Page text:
knowing they are no longer in physical pain. And when a person dies from something like suicide or overdose, the relief may come from a place of knowing that their loved one is no longer struggling with emotional (and sometimes physical) pain.
Another reason someone might feel relief is if the loved one’s suicidal behaviour (or other types of behaviour) had put a strain on their family or other types of relationships. This doesn’t mean that the person grieving the loss wouldn’t trade their relief to have their loved one back for just one moment, or that they don’t also feel intense pain and sadness. It just means that relief is one feeling in their big, messy, hurricane of grief.
Feelings of isolation, stigma and/or shame:
Sadly, there is a stigma attached to mental illness and suicide. Others can’t imagine the mental and emotional pain that would cause a person to kill themselves and so they might make assumptions or judge the deceased’s actions, calling them weak or selfish or who knows what else.
This being the case, it’s no wonder that many people choose not to open up about their loved one’s death. Stigmatised losses may also be referred to as disenfranchised losses. The following are just a few potential causes for isolation, stigma, and shame following a suicide death:
Isolation and shame may result in the family’s decision to keep the suicide a secret. Feeling unable to acknowledge the truth, those grieving the loss may feel as though they have to lie or live in silence.
- Shame may result from thoughts of personal blame and responsibility.
- Shame may result from the belief that one can’t control or manage their own grief reactions.
- Isolation and shame may result from a lack of social support or because others don’t acknowledge the death.
- Shame, isolation, and stigma may be felt in response to messages from media and broader society about suicide
- Isolation may result from perceived rejection and thoughts of worthlessness.
In this day and age with the way things are now this stigmatising just has to stop and people really need to look at things differently, because from what I can see with the numbers of suicides, the mental health and the anxiety in the world rising so high theirs a bit of a chain reaction going on here!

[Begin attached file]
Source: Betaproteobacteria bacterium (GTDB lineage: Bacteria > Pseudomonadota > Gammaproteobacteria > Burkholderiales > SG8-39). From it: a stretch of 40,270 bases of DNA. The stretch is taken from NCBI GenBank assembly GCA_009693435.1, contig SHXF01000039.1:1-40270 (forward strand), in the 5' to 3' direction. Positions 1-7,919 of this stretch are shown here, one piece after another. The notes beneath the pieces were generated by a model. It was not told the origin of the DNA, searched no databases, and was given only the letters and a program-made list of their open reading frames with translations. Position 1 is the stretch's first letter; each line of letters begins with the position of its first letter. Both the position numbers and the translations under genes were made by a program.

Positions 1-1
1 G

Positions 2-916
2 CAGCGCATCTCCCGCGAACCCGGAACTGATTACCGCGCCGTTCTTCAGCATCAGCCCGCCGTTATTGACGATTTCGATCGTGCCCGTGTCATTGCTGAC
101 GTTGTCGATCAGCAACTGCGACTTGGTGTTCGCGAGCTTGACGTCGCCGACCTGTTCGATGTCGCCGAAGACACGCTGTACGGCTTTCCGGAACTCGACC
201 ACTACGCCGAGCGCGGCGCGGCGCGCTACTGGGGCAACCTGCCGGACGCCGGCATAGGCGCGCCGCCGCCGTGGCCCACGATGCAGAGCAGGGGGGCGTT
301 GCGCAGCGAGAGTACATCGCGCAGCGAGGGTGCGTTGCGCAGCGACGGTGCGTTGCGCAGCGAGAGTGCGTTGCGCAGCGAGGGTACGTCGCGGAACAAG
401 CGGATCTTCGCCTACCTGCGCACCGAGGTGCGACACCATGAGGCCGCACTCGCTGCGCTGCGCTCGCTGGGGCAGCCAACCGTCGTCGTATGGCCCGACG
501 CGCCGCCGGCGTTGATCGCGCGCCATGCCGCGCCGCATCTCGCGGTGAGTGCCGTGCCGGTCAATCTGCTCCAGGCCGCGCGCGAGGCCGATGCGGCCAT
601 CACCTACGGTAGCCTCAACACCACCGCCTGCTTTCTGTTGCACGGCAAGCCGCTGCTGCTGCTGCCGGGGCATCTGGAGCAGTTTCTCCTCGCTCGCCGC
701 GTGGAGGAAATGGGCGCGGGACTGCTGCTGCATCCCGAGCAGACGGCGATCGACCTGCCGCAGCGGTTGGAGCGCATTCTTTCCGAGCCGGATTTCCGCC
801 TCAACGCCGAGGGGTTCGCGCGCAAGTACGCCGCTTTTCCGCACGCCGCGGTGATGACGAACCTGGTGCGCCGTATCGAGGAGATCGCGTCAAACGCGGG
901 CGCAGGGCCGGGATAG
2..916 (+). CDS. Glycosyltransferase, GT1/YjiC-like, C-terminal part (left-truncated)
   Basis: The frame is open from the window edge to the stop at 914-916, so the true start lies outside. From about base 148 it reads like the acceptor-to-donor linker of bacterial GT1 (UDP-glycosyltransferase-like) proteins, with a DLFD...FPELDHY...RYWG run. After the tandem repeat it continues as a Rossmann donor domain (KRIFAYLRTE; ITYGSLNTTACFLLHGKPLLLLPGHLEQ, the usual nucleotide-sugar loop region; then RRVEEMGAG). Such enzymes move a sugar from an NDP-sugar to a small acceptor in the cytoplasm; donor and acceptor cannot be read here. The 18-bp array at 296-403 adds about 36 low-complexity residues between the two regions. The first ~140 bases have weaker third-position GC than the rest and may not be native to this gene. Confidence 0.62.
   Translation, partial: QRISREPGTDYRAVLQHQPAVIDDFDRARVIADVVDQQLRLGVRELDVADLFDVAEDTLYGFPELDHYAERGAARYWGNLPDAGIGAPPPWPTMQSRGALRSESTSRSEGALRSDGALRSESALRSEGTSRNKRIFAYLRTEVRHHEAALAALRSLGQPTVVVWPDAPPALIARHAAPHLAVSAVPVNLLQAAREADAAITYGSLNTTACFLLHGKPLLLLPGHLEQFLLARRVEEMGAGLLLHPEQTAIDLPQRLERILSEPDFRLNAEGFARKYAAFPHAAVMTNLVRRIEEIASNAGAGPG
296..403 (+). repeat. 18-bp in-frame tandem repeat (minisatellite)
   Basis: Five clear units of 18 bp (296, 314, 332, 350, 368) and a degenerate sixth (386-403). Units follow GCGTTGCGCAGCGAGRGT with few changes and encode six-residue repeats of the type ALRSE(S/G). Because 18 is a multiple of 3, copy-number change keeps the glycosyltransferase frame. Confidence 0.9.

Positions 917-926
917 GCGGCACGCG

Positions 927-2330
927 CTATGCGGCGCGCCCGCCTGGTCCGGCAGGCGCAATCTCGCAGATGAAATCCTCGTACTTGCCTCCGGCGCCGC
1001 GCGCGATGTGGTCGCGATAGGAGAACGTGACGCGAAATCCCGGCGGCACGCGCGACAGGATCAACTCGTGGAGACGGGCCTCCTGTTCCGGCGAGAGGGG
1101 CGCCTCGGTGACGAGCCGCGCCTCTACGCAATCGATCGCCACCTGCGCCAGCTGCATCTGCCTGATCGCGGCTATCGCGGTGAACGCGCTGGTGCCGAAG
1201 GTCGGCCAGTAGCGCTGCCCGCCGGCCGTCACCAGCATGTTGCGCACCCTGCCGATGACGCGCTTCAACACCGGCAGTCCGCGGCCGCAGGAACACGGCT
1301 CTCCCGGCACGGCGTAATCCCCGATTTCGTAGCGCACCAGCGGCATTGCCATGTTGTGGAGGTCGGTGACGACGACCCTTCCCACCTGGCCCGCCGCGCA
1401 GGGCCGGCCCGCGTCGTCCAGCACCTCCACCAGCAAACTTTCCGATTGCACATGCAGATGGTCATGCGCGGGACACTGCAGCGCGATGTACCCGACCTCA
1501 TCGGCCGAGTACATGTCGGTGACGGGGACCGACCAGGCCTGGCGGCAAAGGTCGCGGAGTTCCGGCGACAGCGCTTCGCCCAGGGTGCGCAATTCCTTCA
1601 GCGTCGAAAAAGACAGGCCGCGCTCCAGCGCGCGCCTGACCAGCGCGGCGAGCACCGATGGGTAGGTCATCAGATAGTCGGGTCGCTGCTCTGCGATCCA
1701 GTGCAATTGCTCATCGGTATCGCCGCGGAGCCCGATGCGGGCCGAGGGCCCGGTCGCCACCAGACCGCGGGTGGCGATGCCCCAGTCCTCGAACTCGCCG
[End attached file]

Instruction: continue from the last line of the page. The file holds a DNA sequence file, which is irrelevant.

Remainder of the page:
Shaun was already struggling with “mental health “ but losing his sister, it became too unbearable for him to acknowledge the truth of it and he was finding it hard to deal with. Because of how soon it was between Mellissa losing her life and now suddenly Shaun. We the family are trying so hard to collect donations from anyone willing to help towards Shaun’s funeral costs. At the moment it’s impossible for Mom and Dad to pay for two in one year. I’m going to be putting a link in right “here for Shaun” Help raise funds for this unfortunate sad loss of yet another one of the family members. It was very unexpected and a complete shock to the family and we would very much appreciate any help that is possible… Just £1 each could help us to reach our goal and help us give Shaun the send-off he deserves thank you to everyone for your help xx
As you know Melissa passed last year well, we managed to raise £2000 towards Melissa’s three children’s first Christmas without her and we’d like to thank everyone again that donated as it certainly made a big difference although it will never be the same without their mother thank you.xxx
In the meantime every day find time to talk with someone you don’t know. Listen to their story. Do it in person. Learn from them. Be your brother’s keeper, your sister’s shelter. When a neighbour is in need or a thirsty young mind is denied the challenges and opportunities to grow and flourish, or a sister or brother is crushed by a purposefully flawed criminal justice system that rewards winning rather than justice, find a way to do something about it now.
If you have a teacher or mentor who made a great or even small impact on your life, tell them. Call them, write to them, let them know what a wonderful impact they had on you. Life is too short not to validate the ones who have changed our lives in a profound way. Then there will be no regrets when they pass on because you already told them what was in your heart, and your life will be richer for it in ways that you never dreamed. It’s not about being perfect.
Young people need to know that the things that make you successful at school, like following rules, working the hardest and being perfect, are not what will make you happy outside of school. Follow your instincts, experiment, try things out, talk to people “way out of your professional league,” and keep dreaming big dreams. There is always a way out no matter how bad it seems — that job, that career path, that relationship — trust yourself enough to let it go if it is making you question your self-worth or it isn’t what you want to be remembered for. God bless you all and please take care of you and your loved ones.💚°*”˜.•°*”˜♥ ˜”*°•.˜”*°💚
Copyright © 2019 Joanne Wellington All Rights Reserved.
If you are grieving a loved one’s death from suicide you may find these resources helpful: